• My wife thought the 38mm Sport was nice, but at the end of the day didn’t really see a need for it

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Apple Watch Setup 

  • I didn’t read much of Apple’s instructions or materials to see how the on-screen instructions were; turns out they are excellent. Pairing with iPhone is a pretty damn cool experience, especially when holding your phone up to the watch animation
  • Syncing apps and data did take a while, but no real complaints
  • The Apple Watch app has a lot of settings and can be overwhelming at the start, mainly because it’s new and our first time seeing them
  • Entering a passcode can be tricky on the small screen if you’re tapping too quickly
  • I kept settings to ‘Mirror my iPhone’ to see how it would impact battery life (more on that later)
  • Once paired, all my Apple Watch apps were accessible and no sign-ins are required to access your data, which is great
  • Text messages and email alerts did not show up on Apple Watch, despite my watch receiving them when I enabled the display; seems to be some sort of bug with Watch OS 1.0; this workaround fixed it for us

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Using Apple Watch for the First Time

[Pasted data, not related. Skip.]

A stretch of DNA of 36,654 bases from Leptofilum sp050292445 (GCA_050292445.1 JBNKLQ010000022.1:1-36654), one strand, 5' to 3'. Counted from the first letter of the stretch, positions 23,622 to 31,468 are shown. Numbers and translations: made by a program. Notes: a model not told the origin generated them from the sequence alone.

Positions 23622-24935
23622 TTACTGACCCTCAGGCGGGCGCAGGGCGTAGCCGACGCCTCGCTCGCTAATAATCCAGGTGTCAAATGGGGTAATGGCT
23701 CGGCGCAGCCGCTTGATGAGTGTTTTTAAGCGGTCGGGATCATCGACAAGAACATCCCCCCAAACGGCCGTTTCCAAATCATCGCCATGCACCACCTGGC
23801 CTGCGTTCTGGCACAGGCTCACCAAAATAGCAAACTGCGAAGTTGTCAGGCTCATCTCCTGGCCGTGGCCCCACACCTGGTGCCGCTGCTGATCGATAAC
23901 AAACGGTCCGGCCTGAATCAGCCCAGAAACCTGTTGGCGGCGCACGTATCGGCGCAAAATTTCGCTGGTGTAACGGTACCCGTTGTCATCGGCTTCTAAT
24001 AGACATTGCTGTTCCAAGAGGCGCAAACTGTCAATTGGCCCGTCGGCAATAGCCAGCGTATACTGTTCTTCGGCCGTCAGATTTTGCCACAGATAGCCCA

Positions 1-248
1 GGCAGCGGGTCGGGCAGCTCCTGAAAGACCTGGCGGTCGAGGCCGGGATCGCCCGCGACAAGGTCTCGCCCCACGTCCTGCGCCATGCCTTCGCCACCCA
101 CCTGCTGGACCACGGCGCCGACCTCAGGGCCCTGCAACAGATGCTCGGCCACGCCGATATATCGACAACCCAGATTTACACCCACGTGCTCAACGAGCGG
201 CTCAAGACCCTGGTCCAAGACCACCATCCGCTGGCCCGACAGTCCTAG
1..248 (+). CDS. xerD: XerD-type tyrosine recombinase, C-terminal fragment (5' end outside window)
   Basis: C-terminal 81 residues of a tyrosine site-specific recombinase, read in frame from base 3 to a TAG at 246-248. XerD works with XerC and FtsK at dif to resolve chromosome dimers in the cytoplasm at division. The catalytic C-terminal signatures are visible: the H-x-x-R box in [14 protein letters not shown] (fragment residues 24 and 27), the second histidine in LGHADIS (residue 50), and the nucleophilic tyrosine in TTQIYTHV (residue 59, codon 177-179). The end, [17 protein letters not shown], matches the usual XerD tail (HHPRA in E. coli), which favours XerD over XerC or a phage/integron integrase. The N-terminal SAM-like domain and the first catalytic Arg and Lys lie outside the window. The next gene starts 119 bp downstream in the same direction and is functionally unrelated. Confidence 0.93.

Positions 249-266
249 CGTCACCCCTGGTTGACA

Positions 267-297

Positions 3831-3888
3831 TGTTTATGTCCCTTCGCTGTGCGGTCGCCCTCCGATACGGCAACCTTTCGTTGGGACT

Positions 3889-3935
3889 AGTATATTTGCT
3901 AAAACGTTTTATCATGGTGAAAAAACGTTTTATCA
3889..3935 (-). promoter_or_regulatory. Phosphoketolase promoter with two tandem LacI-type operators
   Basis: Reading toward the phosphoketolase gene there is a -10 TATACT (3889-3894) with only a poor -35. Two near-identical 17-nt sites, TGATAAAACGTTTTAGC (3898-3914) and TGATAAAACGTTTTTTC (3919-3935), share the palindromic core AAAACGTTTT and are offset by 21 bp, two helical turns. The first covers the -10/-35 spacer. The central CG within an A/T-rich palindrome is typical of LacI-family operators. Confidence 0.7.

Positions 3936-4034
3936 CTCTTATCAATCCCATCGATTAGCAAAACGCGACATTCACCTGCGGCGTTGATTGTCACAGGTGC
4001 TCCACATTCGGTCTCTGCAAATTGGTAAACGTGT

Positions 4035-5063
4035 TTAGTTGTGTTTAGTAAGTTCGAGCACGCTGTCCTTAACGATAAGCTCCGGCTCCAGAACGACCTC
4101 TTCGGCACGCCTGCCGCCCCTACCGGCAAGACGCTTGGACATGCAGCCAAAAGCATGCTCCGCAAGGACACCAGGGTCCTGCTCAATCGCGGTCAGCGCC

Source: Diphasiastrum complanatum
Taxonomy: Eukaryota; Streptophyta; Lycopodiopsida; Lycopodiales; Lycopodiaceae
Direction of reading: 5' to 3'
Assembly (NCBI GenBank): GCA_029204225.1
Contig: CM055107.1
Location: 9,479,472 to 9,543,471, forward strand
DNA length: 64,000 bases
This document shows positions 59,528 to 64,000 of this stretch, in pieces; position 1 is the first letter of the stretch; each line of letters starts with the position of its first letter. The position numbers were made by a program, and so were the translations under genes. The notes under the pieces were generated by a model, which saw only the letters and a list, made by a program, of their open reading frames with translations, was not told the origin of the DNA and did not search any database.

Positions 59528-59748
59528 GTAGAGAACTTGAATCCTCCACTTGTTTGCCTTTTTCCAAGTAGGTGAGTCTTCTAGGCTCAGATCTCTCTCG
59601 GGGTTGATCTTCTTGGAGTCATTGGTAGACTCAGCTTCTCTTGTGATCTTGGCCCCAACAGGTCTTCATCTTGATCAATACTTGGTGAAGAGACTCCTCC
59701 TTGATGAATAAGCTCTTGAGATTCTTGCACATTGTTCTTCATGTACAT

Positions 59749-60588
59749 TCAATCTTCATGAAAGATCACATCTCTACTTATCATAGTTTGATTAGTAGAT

• Again, I tried to go into this ‘blind’ and figure my way around the watch to see how intuitive it was. The first day definitely has a slight learning curve; by day two and three, after learning all the gestures, the experience was much better
  • Multitouch on this small display is still very fluid and responsive
  • Taptic Engine is by far one of the best features as only you can hear and feel the ‘buzz’, unlike your iPhone vibration which can scare the crap out of you if it’s on a table
  • I highly suggest enabling ‘Prominent Haptic’ in the Apple Watch app as it gives you a slightly longer tap for notifications;
  • Things to remember: swipe down for Notification Centre; swipe up for Glances; use Force Touch to change watch faces (press down ‘hard’); you can tap elements on your watch face to jump to apps or whatever customizations you’ve made
  • When you turn your wrist to face you, the display turns on quickly, but still a noticeable delay is there, albeit a tiny one; sometimes turning my wrist didn’t always enable the display and I had to try again
  • You can tap the display to turn it on; cover the display with your palm to turn it off
  • Sometimes I wish the display would stay on longer, but it doesn’t (because battery life)
  • The moment you remove the watch or skin contact breaks, the watch locks itself if you have a passcode enabled. Makes sense, since there is access to a lot of your iPhone data